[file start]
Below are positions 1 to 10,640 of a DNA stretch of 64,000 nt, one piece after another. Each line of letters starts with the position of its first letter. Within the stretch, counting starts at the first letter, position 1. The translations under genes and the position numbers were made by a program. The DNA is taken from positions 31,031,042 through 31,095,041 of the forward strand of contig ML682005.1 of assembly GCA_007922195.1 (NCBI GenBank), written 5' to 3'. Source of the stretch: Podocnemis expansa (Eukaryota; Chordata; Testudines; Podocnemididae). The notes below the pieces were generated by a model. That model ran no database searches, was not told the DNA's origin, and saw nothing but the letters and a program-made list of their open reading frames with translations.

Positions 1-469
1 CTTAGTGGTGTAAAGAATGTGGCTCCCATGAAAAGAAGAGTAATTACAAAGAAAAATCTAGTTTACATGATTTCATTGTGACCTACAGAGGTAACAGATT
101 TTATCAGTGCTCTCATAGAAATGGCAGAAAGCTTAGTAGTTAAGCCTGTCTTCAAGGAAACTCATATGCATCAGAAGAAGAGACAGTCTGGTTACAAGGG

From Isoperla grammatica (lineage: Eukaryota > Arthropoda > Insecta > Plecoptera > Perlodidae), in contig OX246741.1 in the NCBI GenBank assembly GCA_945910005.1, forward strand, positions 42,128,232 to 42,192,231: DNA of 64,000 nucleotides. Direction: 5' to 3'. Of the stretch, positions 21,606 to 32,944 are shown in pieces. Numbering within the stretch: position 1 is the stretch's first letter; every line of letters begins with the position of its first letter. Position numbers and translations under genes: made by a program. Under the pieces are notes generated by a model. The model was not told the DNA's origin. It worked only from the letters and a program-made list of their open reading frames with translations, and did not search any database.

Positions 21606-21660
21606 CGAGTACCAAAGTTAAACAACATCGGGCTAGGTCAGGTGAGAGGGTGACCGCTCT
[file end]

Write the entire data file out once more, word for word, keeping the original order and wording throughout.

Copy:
Below are positions 1 to 10,640 of a DNA stretch of 64,000 nt, one piece after another. Each line of letters starts with the position of its first letter. Within the stretch, counting starts at the first letter, position 1. The translations under genes and the position numbers were made by a program. The DNA is taken from positions 31,031,042 through 31,095,041 of the forward strand of contig ML682005.1 of assembly GCA_007922195.1 (NCBI GenBank), written 5' to 3'. Source of the stretch: Podocnemis expansa (Eukaryota; Chordata; Testudines; Podocnemididae). The notes below the pieces were generated by a model. That model ran no database searches, was not told the DNA's origin, and saw nothing but the letters and a program-made list of their open reading frames with translations.

Positions 1-469
1 CTTAGTGGTGTAAAGAATGTGGCTCCCATGAAAAGAAGAGTAATTACAAAGAAAAATCTAGTTTACATGATTTCATTGTGACCTACAGAGGTAACAGATT
101 TTATCAGTGCTCTCATAGAAATGGCAGAAAGCTTAGTAGTTAAGCCTGTCTTCAAGGAAACTCATATGCATCAGAAGAAGAGACAGTCTGGTTACAAGGG

From Isoperla grammatica (lineage: Eukaryota > Arthropoda > Insecta > Plecoptera > Perlodidae), in contig OX246741.1 in the NCBI GenBank assembly GCA_945910005.1, forward strand, positions 42,128,232 to 42,192,231: DNA of 64,000 nucleotides. Direction: 5' to 3'. Of the stretch, positions 21,606 to 32,944 are shown in pieces. Numbering within the stretch: position 1 is the stretch's first letter; every line of letters begins with the position of its first letter. Position numbers and translations under genes: made by a program. Under the pieces are notes generated by a model. The model was not told the DNA's origin. It worked only from the letters and a program-made list of their open reading frames with translations, and did not search any database.

Positions 21606-21660
21606 CGAGTACCAAAGTTAAACAACATCGGGCTAGGTCAGGTGAGAGGGTGACCGCTCT